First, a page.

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This is the Wagner article Kris Harrison and Raina Kor are using to transform the district:

Rigor Redefined by Tony Wagner

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And this is a letter to the Enterprise re: Kris Harrison’s adoption of Wagner the consent of the people:

To the Editor:

At the September 23, 2014 meeting of the Board of Education, Superintendent Kris Harrison briefed the board on his plan for the district.

His plan is drawn from Tony Wagner’s 2008 opinion piece, “Rigor Redefined,” available here: http://www.ascd.org/publications/educational-leadership/oct08/vol66/num02/Rigor-Redefined.aspx

Wagner believes the world is changing so rapidly that by the time today’s children reach adulthood, most of the knowledge they learned in school will be obsolete.

Thus the school’s traditional mission of imparting knowledge to a new generation should be subordinated to a new mission: helping students master seven “21st century skills” Wagner claims to have identified. (Wagner spends the second half of his essay denigrating Advanced Placement classes and their teachers.)

Two years later, the superintendent has acted on at least five of the seven “skills.” This has had the effect of actually increasing the need for tutors, because teaching knowledge is not the district’s priority. Teaching “21st century skills” is. That’s why we now have flipped classrooms, learning stations in 6th-grade math, children sitting in pods peering at iPads and Chromebooks, guidance counselors ordered not to help students draw up lists of colleges, and a Shark Tank project in the middle school. (The last two innovations fall under skill number 4: “Initiative and Entrepreneurialism.”)

What unifies Wagner’s list of seven “skills” is the absence of knowledge, and that’s the first problem. Cognitive scientists have spent years trying to explain that knowledge stored inside long-term memory is different from knowledge stored on Google. To think critically, you need the former. When you think without knowledge, all you’re doing is taking your clichés for a walk.

A second problem: Wagner’s piece was published before the crash. It was wrong then (as a few minutes on the Bureau of Labor Statistics website reveals), but it’s even further off base today. The 21st century Wagner imagined, with its happy, humming global society and its ever-increasing “abundance,” is not the 21st century we got. Our children got world recession and Charlie Hebdo.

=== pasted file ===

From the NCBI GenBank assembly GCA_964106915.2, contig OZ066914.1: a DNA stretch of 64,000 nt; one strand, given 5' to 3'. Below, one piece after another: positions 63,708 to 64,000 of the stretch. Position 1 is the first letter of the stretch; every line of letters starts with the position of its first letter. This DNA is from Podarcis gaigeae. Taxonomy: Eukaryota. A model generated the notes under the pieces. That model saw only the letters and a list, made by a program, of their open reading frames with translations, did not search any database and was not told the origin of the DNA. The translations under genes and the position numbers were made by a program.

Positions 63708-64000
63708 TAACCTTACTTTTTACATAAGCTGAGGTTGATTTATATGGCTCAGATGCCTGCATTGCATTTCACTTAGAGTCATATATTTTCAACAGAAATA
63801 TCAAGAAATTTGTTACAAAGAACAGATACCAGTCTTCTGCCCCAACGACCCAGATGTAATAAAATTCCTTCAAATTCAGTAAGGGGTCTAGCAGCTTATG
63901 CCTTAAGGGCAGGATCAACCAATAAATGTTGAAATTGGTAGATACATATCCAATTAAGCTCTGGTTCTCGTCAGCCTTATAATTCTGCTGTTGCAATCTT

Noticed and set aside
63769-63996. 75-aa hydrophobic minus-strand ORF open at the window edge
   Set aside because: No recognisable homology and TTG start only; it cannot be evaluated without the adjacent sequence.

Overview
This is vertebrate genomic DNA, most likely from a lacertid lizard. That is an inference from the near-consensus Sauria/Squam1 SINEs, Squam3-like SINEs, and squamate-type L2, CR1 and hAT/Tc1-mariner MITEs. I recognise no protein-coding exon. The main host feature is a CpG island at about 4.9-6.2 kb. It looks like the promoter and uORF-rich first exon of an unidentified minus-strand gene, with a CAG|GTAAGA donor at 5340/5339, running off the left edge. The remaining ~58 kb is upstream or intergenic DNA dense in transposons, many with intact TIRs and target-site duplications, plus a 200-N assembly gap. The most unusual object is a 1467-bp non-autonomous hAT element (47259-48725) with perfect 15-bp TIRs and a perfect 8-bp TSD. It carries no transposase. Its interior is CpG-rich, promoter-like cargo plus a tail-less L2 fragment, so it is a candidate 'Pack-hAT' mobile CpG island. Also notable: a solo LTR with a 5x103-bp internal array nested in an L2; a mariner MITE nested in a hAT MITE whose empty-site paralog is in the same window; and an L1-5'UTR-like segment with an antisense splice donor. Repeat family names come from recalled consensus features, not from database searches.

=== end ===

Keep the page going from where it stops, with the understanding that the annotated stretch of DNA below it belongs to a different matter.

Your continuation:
But the most important problem is the fact that all of these changes are being made without the consent of the people. No member of the board has expressed enthusiasm for changing the mission of the school to the teaching of 21st century skills, yet three members of the board have allowed the superintendent to proceed.

I hope the next board will have the strength to change course.

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How Kris Harrison has interpreted Tony Wagner’s 21st century skills so far: 

Critical Thinking and Problem Solving: flipped classrooms; stations in math class

Collaboration and Leadership: students are seated in pods; teachers “facilitate”

Agility and Adaptability ( ? )

Initiative and Entrepreneurialism: teachers “are encouraged to take risks”; Innovation Fund; Shark Tank project; “leadership coaching”; guidance counselors forbidden to help students draw up lists of colleges because students need to take ownership of the process

Effective Oral and Written Communication: writing taught outside subject-matter courses in violation of what we know about effective practice

Accessing and Analyzing Information: Chromebooks, iPads, Google replaces textbooks

Curiosity and Imagination (“we want kids to make mistakes”… )

AND SEE:
Super’s plan: replace college prep with “workplace” prep
Teacher-centered v. learner-centered classrooms 
“Fast trends”
Teachers “taking risks”

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9-7-2015 KMH Employment agreement

14-15 Code of Conduct
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What we have:

3/5/2013 – Definitions of Success  
9/24/2013 – “Focus and success”
9/24/2013 – “Rigor Redefined” by Tony Wagner  
1/28/2014 – Creating an IUFSD Vision for Technology 
1/2014 – “I am a child-centered professional” (Flipped classrooms)
6/15/2015 – Adopted – District Technology Plan 2014 – 2018

Teacher-centered v. learner-centered 10.10.2015
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What we don’t have:

Core Knowledge: A liberal education for K-8
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School board:

Whitney, President
(914) 591-9175
phil.whitney@irvingtonschools.org

Catherine Palmieri, Vice President
914) 693-6896
Catherine.Palmieri@irvingtonschools.org

John Montgomery
(914) 591-9352
John.Montgomery@irvingtonschools.org

Bob Grados
(914) 231-6365
Robert.Grados@irvingtonschools.org

Michael Hanna
(917) 750-8790
michael.hanna@irvingtonschools.org

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seven_myths_about_education_-_Google_Search

A Game-Changing Education Book from England
by E. D. Hirsch, Jr.
July 2nd, 2013

Order Seven Myths about Education

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And see:
Do we want to be a constructivist district?
Curriculum and property values
Technology